About two dozen short animated lectures and online slide shows for micro and macroeconomics. The slides are in a Flash format which does not allow editing, but allows readers to step through and recap. They use animation to build up graphs and show their interrelation.
Lecture Slides in Principles of Microeconomics
10 lectures by US economists downloadable as streamed video or MP3 audio presentations, with accompanying PowerPoint slides and related papers that pursue the issues in more depth. Two lectures are on growth (Dean Baker, Mark Weisbrot), others on US labour markets (John Schmitt), women in the labour market (Heather Boushey), trade (Mark Weisbrot), intergenerational mobility and life chances (Heather Boushey), the Federal Reserve, asset bubbles and intellectual property (all Dean Baker). The lectures are US-focused and reflect the sometimes market-critical perspective of the Center for Economic Policy and Research, a think-tank founded by Baker and Weisbrot in 1999 with an advisory board including Joseph Stiglitz and Robert Solow (not to be confused with the UK-based Centre for Economic Policy Research).
WinEcon is an interactive learning software package for economics, business economics, maths for economics and the range of Sloman textbooks designed to support economics courses. The software provides many hours of tutorial material and includes: all the relevant theory, interactive exercises, self-assessment questions, economics databases and an economic glossary. Teachers of economics can integrate WinEcon into their Virtual Learning Environment (VLE) by creating links from any Web page, Word, Powerpoint or Excel document to specific WinEcon topics. Students working on their own machines can also make full use of these features to link to specific WinEcon screens from their lecturer's Web pages by installing the single user software.
This section of the IFS website contains a good variety of free resources which could be useful for teaching. There are online journal articles from their own Economic Review, Powerpoint slides of public lectures, quick factsheets and interactive resources, eg. "Income Distribution - where do you fit in?" Topical areas covered include food prices, taxing the rich, understanding public sector finance and higher education funding.
Thinkwell is a commercial learning tutorial service that supports economics, microeconomics and macroeconomics courses. It consists of video lectures that give simultaneous views of the lecturer and his slides and animations. Online interactive exercises with feedback, review notes, course management tools and a dedicated website for users. Lecturers can customise the course and view the results of interactive tests taken by their students. The materials are available online via subscription and require Flash / QuickTime / Java to load.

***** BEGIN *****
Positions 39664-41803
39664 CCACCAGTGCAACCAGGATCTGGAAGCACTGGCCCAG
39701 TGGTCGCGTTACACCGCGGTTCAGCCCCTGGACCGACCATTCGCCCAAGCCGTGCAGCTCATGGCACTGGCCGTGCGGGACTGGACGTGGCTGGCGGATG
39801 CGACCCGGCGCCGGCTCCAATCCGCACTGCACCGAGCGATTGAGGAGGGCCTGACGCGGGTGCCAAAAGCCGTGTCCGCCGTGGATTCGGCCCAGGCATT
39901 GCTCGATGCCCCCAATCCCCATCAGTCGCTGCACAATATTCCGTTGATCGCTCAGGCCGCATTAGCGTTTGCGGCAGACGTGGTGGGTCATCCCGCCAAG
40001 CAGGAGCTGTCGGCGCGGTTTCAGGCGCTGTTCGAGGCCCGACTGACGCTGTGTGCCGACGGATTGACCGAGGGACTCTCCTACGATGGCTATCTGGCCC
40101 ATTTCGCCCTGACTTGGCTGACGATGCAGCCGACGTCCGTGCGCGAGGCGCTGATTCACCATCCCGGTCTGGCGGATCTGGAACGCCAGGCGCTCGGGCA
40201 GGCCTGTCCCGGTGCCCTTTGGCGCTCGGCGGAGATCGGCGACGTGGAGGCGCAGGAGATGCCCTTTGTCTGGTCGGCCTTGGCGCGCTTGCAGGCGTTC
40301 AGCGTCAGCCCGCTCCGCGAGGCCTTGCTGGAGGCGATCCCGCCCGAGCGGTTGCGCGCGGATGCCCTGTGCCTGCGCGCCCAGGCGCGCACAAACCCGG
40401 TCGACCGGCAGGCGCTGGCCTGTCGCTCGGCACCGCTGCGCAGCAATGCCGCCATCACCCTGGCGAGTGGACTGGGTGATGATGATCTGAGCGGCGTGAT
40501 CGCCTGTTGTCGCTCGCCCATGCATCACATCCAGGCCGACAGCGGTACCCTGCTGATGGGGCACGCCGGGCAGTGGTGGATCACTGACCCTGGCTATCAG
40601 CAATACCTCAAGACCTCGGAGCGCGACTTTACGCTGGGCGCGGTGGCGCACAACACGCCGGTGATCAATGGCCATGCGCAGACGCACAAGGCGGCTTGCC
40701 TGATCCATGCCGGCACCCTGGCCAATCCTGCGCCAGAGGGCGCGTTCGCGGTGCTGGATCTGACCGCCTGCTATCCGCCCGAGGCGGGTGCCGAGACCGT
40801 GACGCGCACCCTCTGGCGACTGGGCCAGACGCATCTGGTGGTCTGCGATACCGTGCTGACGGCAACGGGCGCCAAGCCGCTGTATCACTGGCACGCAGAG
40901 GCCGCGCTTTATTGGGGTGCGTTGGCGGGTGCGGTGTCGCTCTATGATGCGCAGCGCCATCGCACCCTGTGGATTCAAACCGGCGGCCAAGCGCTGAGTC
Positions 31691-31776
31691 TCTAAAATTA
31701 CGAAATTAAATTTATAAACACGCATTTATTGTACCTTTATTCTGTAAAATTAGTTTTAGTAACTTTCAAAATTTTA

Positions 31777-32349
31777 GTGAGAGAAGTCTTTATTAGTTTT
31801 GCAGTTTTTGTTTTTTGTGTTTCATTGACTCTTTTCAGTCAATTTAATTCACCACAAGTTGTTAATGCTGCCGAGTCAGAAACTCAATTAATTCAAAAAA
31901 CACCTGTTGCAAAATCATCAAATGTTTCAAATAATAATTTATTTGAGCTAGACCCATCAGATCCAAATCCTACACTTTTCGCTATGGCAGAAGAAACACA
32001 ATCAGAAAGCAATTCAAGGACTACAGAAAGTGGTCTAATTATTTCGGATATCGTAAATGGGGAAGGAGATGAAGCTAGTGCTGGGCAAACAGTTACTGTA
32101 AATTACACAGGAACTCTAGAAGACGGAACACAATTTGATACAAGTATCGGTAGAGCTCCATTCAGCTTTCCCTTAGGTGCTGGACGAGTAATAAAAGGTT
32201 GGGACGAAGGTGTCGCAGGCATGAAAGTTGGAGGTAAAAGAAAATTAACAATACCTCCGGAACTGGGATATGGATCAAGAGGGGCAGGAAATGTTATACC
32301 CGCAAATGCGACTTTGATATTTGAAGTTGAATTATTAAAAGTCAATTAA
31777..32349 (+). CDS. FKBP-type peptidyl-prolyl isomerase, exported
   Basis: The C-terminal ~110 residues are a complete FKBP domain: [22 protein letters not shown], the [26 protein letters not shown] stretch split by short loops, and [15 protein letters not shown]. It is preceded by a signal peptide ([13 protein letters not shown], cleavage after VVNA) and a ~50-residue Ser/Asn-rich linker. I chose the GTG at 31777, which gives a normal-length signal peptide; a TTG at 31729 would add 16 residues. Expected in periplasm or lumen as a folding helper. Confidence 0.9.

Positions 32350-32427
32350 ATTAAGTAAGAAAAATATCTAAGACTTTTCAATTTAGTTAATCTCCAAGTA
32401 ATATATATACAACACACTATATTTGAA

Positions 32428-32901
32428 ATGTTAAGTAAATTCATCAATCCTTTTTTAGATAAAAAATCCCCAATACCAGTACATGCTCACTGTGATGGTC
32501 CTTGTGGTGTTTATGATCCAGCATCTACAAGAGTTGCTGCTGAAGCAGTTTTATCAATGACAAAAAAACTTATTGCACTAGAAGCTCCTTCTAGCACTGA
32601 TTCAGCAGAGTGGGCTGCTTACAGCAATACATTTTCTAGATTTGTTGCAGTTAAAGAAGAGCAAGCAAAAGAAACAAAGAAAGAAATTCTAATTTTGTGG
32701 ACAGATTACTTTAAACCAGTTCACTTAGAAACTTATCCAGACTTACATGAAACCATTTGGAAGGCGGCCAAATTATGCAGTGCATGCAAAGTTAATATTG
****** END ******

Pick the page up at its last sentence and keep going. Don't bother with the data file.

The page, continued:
ECON100 offers various resources to support a number of text books authored or co-authored by Michael Parkin. Included are lecture notes (in PowerPoint, HTML or RTF), online quizzes, and news analysis.
This course web page is a list of files for exams and handouts. The exams are from 2001 to 2003 and are in .pdf format. The handouts are in .pdf and PowerPoint formats. It supports a course on microeconomics as taught by Todd Kaplan of the University of Exeter.
Ed Dolan teaches global macroeconomics, managerial economics, money and banking, and other courses in several European countries. His blog features short articles relating to economics teaching, including news, data, examples, and illustrations. Each post has a link to a free set of PowerPoint slides that can potentially be used in teaching.
Part of the support materials for Eco 101 - Principles of Microeconomics as taught by John Kane of SUNY Oswego. Notes from twenty lectures are available here as ordinary Web pages with graphics, as Flash videos with an audio narration and as PowerPoint presentations.
A dozen PowerPoint presentations on basic microeconomics, making some use of animation. Topics are: an introduction to the basic concepts, circular flow, a short review of basic math skills for microeconomics, production possibilities, basic supply and demand models, basic concepts of price, income and cross elasticity, the market as an allocation process, utility theory and demand curves, the theory of production and functions, pure competition and the "ideal" of the market, profit maximization, construction of isoquant, and market power.
These slides are from a presentation given at an Economics Teachers' Society of South Australia professional development meeting on 27th March 2001. It considers some criticisms of economics as traditionally taught, and shows some ways in which topics such as markets and deregulation can be brought to life.